“We had great contributions from many people. The guys at Argonne, Bill Gropp and Rusty (Ewing) Lusk, decided to do an implementation of the standard as it was being developed. So, we had a way to test out ideas immediately. That [provided] terrific feedback that allowed us to make changes and ultimately ended up with having the standard implemented and easily being adopted by many groups.”
Dongarra had lots to say about the Top500, the fading value of LINPACK as a metric and his strong belief that HPCG [High Performance Conjugate Gradients] is a better measure. He also talked at length about memory-bound obstacles, the rise of CPU-supervised systems in which GPUs do the vast bulk of the work. HPCwire will have coverage of those issues in its reporting on the recent Top500 results. At his talk, he urged attendees to go to the Top500 BOF, which he said would tackle many of the thorny issues facing the Top500.
Q&A turned up a couple of interesting discussion points. One question, not surprisingly, was around future architectures.
“Today, we have machines that are built on manycore plus GPUs. I would think that in the future, we would see that expand, [and] have other accelerators added to that collection. So think about adding an accelerator that does something specific for AI. Or think about adding an accelerator which does something like neuromorphic computing. We can add accelerators to the collection to help in solving our problems. Maybe quantum would be another accelerator – I don’t see quantum being its own compute,” said Dongarra.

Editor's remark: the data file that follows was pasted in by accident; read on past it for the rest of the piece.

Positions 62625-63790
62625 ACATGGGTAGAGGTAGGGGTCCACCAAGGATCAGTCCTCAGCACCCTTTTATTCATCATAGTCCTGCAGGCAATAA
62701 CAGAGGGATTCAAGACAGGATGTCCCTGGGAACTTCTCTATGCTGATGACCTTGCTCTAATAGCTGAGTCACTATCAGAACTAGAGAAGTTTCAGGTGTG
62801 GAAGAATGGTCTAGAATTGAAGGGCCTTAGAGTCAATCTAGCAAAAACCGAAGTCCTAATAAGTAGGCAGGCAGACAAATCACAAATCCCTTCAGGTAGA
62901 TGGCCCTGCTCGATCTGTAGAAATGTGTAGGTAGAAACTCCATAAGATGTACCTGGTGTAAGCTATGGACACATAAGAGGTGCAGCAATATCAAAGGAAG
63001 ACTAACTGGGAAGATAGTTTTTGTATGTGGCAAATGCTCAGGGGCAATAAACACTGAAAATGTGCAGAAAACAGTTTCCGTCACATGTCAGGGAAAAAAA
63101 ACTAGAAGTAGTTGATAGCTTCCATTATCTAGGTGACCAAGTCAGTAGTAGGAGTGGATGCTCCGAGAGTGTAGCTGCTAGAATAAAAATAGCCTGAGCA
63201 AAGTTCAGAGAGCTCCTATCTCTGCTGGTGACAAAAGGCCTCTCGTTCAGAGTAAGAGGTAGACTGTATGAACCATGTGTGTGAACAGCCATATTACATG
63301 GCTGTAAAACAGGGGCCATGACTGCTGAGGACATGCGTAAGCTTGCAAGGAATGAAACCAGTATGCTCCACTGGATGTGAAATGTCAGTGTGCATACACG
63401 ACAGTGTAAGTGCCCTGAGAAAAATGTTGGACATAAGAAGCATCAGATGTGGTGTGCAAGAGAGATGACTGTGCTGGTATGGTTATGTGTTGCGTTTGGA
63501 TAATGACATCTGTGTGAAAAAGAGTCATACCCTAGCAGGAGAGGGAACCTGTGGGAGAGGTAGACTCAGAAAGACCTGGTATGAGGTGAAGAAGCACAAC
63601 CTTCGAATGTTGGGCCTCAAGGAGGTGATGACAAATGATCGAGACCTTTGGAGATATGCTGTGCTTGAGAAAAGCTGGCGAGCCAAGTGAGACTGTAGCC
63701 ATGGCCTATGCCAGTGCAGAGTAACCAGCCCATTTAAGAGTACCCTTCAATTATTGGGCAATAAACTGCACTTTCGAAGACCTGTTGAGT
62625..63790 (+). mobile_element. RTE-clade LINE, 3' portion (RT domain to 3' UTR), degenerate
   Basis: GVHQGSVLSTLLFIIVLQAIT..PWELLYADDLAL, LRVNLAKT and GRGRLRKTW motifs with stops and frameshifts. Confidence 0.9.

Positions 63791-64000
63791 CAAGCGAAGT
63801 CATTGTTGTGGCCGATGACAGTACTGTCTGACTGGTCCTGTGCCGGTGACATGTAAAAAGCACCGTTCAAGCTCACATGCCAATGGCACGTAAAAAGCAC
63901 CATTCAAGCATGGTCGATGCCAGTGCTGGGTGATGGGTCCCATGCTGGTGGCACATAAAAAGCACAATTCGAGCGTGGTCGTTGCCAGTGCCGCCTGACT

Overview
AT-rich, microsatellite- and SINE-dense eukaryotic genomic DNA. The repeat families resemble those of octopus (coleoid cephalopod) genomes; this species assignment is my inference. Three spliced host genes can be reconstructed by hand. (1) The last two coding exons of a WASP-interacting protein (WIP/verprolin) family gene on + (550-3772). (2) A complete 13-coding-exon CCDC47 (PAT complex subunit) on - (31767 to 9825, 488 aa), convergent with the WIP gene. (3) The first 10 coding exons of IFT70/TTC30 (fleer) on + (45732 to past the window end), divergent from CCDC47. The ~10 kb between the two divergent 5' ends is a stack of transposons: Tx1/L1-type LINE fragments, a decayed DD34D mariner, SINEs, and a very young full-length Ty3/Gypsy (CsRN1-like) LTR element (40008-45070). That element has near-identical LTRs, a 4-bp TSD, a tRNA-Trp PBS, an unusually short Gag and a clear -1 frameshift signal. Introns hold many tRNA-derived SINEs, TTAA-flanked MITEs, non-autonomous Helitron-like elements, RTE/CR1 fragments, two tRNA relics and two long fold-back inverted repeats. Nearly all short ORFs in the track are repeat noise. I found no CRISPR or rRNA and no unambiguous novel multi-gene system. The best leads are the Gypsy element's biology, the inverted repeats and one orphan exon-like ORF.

The benefit, said Dongarra, is “that specific applications could draw on those components to get high performance or a user could dial up perhaps what mixture of accelerators they choose to have on their specific system, according to the applications. It’s about making sure that we have the hardware matching the applications that are intended to run on this machine and having the right mixture.”
He’d noted earlier in his talk how modern systems affect math library development and use.
“Today’s environment for developing numerical libraries is highly parallel, it uses distributed memory. There’s an MPI and OpenMP programming model. It’s heterogeneous using commodity processors and accelerators. It exploits things that avoid simple loop level parallelism and tries to focus on looking at a directed acyclic graph for the computation. The thing to point out is that communication is tremendously expensive on these machines; these machines are over-provisioned for floating point. And the communication is really where we’re spending most of the time. And that has to be taken into account in designing algorithms,” said Dongarra.